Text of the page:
Along with its obvious echoes of many biblical films, JACOB by Peter Hall, in accordance with the spirit of its two predecessors in the 1990s international productions, takes on an austere form. Simultanously, it can boast emotional resonance of a biblical story, its characters bring to mind people of our times with their desires, their fears, their constant quests for better world, their doubts blending with confidence. Meanwhile, JACOB is far from the mode of spectacular Cecil B DeMille who used the biblical source as a clever conceit to frame his plot and grandeur of spectacle but a faithful adaptation of the Bible with... surprisingly...only few liberties taken. Therefore, being a heartfelt and accurate adaptation, it is a pleasant Bible lesson on screen for young and elderly viewers alike. Yes, it is the film which, actually, depicts the life of Jacob, also called Israel (the one who fought with God and won) in a very linear but convincing manner skipping the spirit of preaching but, rather, adapting the spirit of identification with the viewer. Among a lot of merits of the film, one could name a few like great locations that evoke the Biblical atmosphere of the story, the music score as an effect of useful collaboration of wonderful Ennio Morricone and Monsignor Marco Frisina (the mainstays of these films), clever script somehow adapted to the needs of modern audiences (lacking the pompous, unrealistic utterances). To that point, however, many of the Biblical films may be likened. But the depiction of many important moments from the life of our protagonist...indeed, the protagonist who makes the whole film and the story vibrant and realistic, corresponds vitally to modern times. Jacob, portrayed memorably in the revelatory performance by Mathew Modine, is a character who undergoes development. More to say, he is a wayfarer no less than Abraham, no less than Moses, a typical Biblical hero who starts from nothing and has to rely on God, has to place all his trust in the supreme power of his everlasting presence, ever-present company and support. In a beautiful scene that has, in a way, become a symbol of Jacob's life, he sees the ladder to paradise (famous Jacob's ladder used in many contexts, including tourism in Wales) and sets on a journey unknown, a journey that requires confidence and purity of heart. Quite soon, as he leaves or rather flees from his home, having actually cheated his brother Esau played by another milestone actor, Sean Bean), he is showed to lose everything and arrive at his uncle Laban's (Giancarlo Giannini) with a stick as a wanderer of the desert. There, he has to win his respect and aims at being granted one of his daughters for a wife. Laban has two daughters but Jacob is particularly taken with pretty Rachel (Lara Flynn Boyle), falls in love with her girlish charm. One cannot go without the other, though... No wonder our protagonist will have famous 12 sons. There, a love story begins, love that will need lots of sacrifices... Played emotionally by Lara Flynn Boyle, Rachel is a manifestation or rather resemblance of highly positive women from the Bible. Just to spoil one thing, she gives birth to two of Jacob's most beloved boys: Joseph and Benjamin. Long is their way but, as it usually happens when a human being trusts in God, all must end well. The emotional resonance of the entire story and the dramatic tensions are brilliantly intensified by their variety displayed simultaneously within the story and by the performers, all those versatile, sometimes contrasting feelings that are not vague nor dated whatsoever for us today: jealousy, fear, favoritism, disappointment, loyalty, deception, idolatry, patience, faithfulness, exploitation, hatred, reconciliation, punishment and redemption (one could name endlessly). All of them somehow blend in a unique story. The supporting cast give fine performances from Sean Bean as Jacob's brother Esau (he is unforgettable in the famous biblical moment of being granted pottage in exchange of giving up the right of inheritance as the first born) to Irene Papas as his mother, Rebekkah. A note must be made of Joss Ackland as old Isaac, the father of Jacob who gives him the blessing that, initially, Esau had deserved. That is actually the moment which makes the two brothers enemies, symbolic 'successors' of Caine and Abel. Not entirely, though. A chance for forgiveness will be granted to them. There are some funny touches of the script, too. For instance, when Jacob comes to Laban with no dowry, he presents himself as a man having been robbed. Mr Giannini says a hilarious utterance: "We live in lawless times" (consider the fact the story takes place almost 4,000 years ago). Other moments of relief from the learned and serious source are the scenes of Jacob and Rachel flirting, one could say, like many today's teenagers. An interesting drama highly recommended! A humane story! The Bible being read by means of modern technology and powerful visuals! There is some slight piece of Jacob within many of us. In all this distance of time, solid and austere in its communication. 7/10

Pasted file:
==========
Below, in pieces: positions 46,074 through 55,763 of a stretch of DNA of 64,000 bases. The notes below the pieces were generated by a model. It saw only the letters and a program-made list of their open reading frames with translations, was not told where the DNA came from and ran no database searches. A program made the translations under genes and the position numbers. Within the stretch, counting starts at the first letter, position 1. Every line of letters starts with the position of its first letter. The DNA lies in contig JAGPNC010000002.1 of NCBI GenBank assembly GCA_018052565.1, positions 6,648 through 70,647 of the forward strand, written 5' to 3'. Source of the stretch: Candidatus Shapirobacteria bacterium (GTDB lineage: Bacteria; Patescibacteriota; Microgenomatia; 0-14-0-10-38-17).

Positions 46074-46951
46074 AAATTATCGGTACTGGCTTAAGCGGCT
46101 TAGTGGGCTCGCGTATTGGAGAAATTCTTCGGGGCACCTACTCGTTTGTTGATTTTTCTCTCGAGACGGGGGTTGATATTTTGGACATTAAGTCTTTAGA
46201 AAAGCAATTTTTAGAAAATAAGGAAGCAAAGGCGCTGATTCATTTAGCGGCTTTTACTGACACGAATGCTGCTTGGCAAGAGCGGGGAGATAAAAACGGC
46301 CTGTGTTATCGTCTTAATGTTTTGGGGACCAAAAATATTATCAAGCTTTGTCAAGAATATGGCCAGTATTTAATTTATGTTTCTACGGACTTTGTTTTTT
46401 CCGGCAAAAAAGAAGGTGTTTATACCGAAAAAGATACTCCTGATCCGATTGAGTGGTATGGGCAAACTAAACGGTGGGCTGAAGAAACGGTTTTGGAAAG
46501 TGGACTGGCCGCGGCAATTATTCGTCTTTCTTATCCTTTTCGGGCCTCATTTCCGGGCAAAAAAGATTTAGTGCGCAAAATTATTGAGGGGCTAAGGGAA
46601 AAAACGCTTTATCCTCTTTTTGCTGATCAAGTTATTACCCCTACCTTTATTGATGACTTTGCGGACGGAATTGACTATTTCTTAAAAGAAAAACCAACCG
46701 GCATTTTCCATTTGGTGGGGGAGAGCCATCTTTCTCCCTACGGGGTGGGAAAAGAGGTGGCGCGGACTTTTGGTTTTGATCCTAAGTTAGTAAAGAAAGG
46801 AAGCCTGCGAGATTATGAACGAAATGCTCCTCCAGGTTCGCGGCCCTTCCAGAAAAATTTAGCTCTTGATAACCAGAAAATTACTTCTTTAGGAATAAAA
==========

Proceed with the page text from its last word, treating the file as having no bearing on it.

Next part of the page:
Biography / Crime / Drama / History
Biography / Crime / Drama / History
In the foreign land of Canaan lives Isaac, son of Abraham, with his clever, strong-willed wife Rebekah and his twin sons Esau and Jacob. The first-born, Esau, is a strong and fearless ...
August 26, 2020